Tuesday, September 11, 2018
A great article from our friends at Petsecure Pet Insurance!

A purr-fect partnership
CCA Partnership Cat

A purr-fect partnership
Petsecure teams up with CCA to provide trial cat insurance
Petsecure, Canada’s largest pet health insurance provider, is proud to announce a new partnership with the Canadian Cat Association (CCA). As part of Petsecure’s Breedsecure program, new cat owners will be able to protect their kittens from nose to tail with a six-week trial of accident and illness protection.
“Petsecure is a great partner for the CCA because both organizations care about animals and their welfare,” said CCA President Carolynn Campbell. “The trial coverage benefits our members, because it gives them an introductory look at the plans to help them choose one that will fit their budget and needs.”

Through the Breedsecure trial, cat owners can be reimbursed for 80% of eligible veterinary bills (up to $500, less a $100 deductible per incident), including diagnostics, x-rays, hospitalization, exam feeds, taxes and more. When the trial concludes, they’ll be given a personalized quote for a full Petsecure policy on one of four comprehensive insurance plans, from a licensed insurance advisor.
The stress relief provided by a pet health insurance policy, said Campbell, is one of the greatest benefits CCA members will see from the partnership – and it’s something she’s experienced first-hand.
“I had a kitten go home and suffer an injury to its tongue from a fishing hook. The kitten required a lot of care, and the trial pet insurance coverage certainly helped with the cost. Petsecure’s insurance offers breeders and pet parents peace of mind that their animal would be covered if there was a serious illness of injury.”
The CCA is Canada’s registry of pedigreed cats since 1960. To date, the CCA has registered over 190,000 individual cats, and has grown and evolved into a registry with affiliated clubs across Canada. The CCA’s goal is to provide feline-related services to its membership and the general public, including breed information, public education, pedigree registry, and much more.
Petsecure is the core brand of Petline Insurance Company. As the first and only licensed insurance company in Canada to focus solely on pet insurance, Petline is dedicated to responsible pet ownership.
For more information or a free, no-obligation quote, visit or call 1-800-268-1169.
Monday, July 16, 2018
Meet our Team member of the month for July!
Andrea C.
Andrea has been with Winrose since April 2006.
She graduated in 2007 from Red River College as a Registered Veterinary Technician. Andrea loves spending time with her husband and their fur babies "Banner" and "Austin". "Banner" is a high energy, lovable Belgian Malinois and "Austin" is a naked breed of guinea pig called a skinny guinea pig.
You can follow "Austin" on Instagram @skinnypigaustin and enjoy regular adorable photos. Andrea has a special interest in exotics and wildlife.
She also enjoys yoga, reading, scrap-booking and sewing adorable small critter cage/bedding items.
Please tell us why you like Andrea so much!!!!
Friday, June 8, 2018

Caring for Bearded Dragons

To keep things interesting on the blog I thought a post about Bearded Dragon care would be fun. They are the most common reptile pets we see in the clinic and are native to Australia. There are a few reasons these guys make popular pets. They tend to have very laid back demeanors and seem to enojy interacting with people. They also have less demanding husbandry requirements when compared with many other repltiles. That being said I recommend doing your research prior to getting one (just as with any pet!).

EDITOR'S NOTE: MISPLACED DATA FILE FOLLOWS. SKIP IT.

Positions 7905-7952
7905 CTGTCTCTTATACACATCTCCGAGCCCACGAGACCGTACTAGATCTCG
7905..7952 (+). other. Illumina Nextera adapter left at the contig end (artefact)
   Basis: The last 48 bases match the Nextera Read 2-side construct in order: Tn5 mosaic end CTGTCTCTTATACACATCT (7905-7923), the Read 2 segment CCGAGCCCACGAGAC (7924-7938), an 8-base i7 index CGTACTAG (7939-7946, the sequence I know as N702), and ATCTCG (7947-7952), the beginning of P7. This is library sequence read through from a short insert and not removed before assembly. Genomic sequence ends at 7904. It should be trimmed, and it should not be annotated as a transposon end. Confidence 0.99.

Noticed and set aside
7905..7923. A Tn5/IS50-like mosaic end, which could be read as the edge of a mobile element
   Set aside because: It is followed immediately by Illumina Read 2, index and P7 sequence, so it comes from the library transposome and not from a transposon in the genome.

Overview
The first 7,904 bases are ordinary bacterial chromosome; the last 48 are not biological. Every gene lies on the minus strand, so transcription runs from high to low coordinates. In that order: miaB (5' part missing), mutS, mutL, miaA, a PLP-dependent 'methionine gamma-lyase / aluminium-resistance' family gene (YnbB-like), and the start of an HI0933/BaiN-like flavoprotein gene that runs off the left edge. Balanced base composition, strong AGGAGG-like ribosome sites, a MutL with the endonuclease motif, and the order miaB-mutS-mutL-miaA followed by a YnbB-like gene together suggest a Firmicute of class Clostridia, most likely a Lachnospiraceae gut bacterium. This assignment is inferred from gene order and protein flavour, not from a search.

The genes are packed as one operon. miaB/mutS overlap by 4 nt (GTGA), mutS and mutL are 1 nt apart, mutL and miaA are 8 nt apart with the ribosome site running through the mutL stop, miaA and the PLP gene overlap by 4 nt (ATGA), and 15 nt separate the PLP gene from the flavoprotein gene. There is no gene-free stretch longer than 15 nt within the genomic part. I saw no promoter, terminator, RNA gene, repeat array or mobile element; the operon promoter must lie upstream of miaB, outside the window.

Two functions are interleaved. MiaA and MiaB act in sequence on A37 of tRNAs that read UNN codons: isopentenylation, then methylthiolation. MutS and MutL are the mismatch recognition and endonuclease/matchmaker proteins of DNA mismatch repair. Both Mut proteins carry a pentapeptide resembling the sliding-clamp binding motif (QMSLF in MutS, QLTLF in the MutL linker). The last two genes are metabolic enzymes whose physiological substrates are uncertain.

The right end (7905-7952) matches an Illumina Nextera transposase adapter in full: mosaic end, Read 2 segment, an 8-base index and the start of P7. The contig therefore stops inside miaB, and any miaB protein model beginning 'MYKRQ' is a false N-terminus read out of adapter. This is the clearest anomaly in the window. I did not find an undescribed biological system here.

photo courtesy of

Bearded dragons live on average 10 years in captivity and grow to be anywhere from 12 to 20 inches. They generally should be housed alone although sometimes juveniles can be housed together. A single adult dragon requires a minimum enclosure size of about 48 inches long x 19 inches wide x 22 inches high (75 gallons). The tank should have both basking and hiding areas, and the addition of some branches and rocks would be welcome by most beardies. The best substrate for the bottom on the cage is up for some debate amoung the experts but at Winrose we do not recommend using sand or gravel on the bottom of the cage. This is due to problems seen with gastrointestinal impactions and irriations to the eyes and mouth. Repticarpet is a good option or paper towel which can be easily changed.

Heating and cooling of the enclosure is very important. There must be a warm and a cool side so that the dragon can choose where to go to regulate their body tempterature as needed. During the day the temperature should be 24 degrees C on the cool side and up to 30 degrees C on the warm side. There should also be a basking area that should be in the range of 32-37 degrees C. You should have at least 3 thermometers in the enclosure (one for each temperature zone) and they should ideally be placed where the Beardie spends most of its time. Special lighting is required for most reptiles, including Bearded Dragons. UVB light is required for calcium metabolism. A specific UVB light should be purchased and changed every three to six months. 

Juveniles should be fed a diet that is 50% vegetables and 50% insects. Adults should be fed about 80% vegetables and 20% insects. Ideal veggies include dark leafy greens such as romaine, green or red leaf lettuce, collard greens, baby kale, endive, parsely, bok choy, broccoli leaves and florets. Small amounts of other veggies can be given such as carrots, squash and peas. Greens should be chopped or shredded and sprayed with water before being offered on a plate once or twice a day.